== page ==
American University of Beirut

Teaching Sign Language is an Art of Public Health

What would you do if someone approached you on the street and asked you for help? What if you tried your best to understand them, but could not? Mona Ramadan was deeply touched when one day a deaf person approached her trying to express himself. “I felt that he was asking for help. I could not figure out what he was trying to relay because at that time I could not understand Sign Language," Mona recalls.  She left with a heavy heart, went home, and started looking for a school that teaches Sign Language. A year after this encounter, Mona became a Sign Language instructor and interpreter.

Mona lives in Egypt. She has been volunteering since she was in high school. She has continued doing so during her college education and after she earned a bachelor's degree in social sciences. Despite her full-time job as a teacher, Mona finds the time to volunteer to teach Deaf persons Sign Language. “It is a two-way learning experience. The more I interact with Deaf persons, the more Sign Language I learn," said Mona. She adds, “Sign Language is not universal. For example, Sign Language in Europe differs from Sign Language here in Egypt. Each country has its own Sign Language. It is like speaking two different languages." Mona also gives workshops on Egyptian Sign Language to university students and anyone who wants to learn it. “We need to learn Sign Language to communicate with Deaf persons so people can communicate easily with each other. People with hearing disabilities should have the same opportunity to communicate and contribute to society as any person who can talk. That is why it is important to teach Sign Language to people who can talk to enable them to communicate with those who cannot," explains Mona. She also teaches the etiquette of communication with Deaf people to those who are interested in learning Sign Language-- what is called the psychology of the Deaf. Mona also interprets television programs and news in Egypt.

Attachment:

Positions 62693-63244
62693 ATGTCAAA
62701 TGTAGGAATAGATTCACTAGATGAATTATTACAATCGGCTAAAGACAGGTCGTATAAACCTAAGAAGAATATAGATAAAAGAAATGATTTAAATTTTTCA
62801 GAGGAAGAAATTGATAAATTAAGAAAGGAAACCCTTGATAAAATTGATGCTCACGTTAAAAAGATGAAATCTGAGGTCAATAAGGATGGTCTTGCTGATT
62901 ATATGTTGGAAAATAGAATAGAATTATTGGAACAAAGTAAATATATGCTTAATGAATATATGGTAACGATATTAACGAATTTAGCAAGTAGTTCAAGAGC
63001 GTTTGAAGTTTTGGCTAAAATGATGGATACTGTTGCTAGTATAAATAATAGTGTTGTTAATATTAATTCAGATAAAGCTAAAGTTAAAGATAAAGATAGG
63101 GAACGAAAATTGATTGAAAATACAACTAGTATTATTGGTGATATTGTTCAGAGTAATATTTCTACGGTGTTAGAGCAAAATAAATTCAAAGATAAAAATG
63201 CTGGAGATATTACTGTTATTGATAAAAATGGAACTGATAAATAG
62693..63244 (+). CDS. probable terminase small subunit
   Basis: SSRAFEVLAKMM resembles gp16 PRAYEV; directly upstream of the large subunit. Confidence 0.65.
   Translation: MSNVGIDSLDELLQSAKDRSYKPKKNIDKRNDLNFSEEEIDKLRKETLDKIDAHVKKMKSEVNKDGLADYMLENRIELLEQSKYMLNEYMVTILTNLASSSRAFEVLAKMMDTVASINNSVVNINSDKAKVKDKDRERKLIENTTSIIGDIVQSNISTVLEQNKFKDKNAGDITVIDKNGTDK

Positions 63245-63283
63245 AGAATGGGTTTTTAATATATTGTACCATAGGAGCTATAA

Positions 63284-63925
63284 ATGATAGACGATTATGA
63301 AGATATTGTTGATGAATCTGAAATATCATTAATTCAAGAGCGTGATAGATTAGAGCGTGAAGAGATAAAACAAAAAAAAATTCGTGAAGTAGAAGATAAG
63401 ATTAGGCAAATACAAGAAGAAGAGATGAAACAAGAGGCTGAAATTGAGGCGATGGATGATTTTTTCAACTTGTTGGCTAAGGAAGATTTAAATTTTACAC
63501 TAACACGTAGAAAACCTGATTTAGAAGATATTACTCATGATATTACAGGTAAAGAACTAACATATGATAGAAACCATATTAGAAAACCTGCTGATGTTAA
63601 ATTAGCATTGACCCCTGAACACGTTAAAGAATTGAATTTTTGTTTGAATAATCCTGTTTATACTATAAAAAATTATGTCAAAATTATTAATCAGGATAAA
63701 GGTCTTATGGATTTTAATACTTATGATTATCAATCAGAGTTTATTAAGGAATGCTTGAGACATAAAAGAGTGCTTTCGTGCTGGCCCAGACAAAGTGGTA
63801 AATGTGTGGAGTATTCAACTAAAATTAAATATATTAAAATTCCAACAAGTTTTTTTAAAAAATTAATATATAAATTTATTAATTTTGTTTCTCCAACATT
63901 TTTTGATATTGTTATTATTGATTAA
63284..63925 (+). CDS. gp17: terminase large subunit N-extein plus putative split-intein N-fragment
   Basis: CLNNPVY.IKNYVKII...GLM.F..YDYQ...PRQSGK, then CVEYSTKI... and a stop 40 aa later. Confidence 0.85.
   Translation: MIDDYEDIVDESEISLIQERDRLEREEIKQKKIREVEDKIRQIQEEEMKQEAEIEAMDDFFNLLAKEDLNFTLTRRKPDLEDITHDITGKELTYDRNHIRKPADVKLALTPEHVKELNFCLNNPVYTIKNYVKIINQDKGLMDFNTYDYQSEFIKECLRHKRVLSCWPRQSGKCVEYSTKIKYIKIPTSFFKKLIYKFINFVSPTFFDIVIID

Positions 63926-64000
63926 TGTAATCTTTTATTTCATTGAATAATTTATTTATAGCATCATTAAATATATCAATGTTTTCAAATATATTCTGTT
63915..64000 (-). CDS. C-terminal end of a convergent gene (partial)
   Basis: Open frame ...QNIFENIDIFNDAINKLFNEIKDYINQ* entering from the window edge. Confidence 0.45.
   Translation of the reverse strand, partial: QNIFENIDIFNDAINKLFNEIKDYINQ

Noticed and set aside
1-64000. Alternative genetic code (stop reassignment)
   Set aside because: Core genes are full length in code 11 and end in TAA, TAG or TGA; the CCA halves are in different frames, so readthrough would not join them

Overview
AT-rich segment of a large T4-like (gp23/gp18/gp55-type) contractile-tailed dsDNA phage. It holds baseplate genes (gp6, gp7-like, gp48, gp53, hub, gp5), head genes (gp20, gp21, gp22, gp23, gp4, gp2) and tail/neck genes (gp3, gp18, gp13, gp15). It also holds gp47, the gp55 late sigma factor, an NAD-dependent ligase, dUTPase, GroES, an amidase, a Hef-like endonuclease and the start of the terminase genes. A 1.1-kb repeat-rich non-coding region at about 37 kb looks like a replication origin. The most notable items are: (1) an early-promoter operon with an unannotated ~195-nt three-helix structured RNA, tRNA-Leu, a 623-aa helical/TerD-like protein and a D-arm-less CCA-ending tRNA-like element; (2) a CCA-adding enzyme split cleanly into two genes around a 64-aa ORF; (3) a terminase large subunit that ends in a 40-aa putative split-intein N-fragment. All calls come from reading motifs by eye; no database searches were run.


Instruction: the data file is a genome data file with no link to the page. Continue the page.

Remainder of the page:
Mona is proud of the special connection she has with the Deaf community. She is delighted when one of her ex-students contacts her and shares with her their news. She sees it as a sign of trust. Mona notes, “Deaf persons often feel that they are excluded from their societies. As a result, many choose to shut down; they do not open up and express themselves easily. When they do open up, it is a significant sign of trust."

Beautiful souls always shine when put to the test. That day, Mona could not communicate with that person on the street. But her compassionate heart has chosen not to look away. Instead, she has decided to cast rays of sunlight onto the world by helping Deaf persons integrate into society. This is social inclusion in one of its best forms. This is an art of public health.​​

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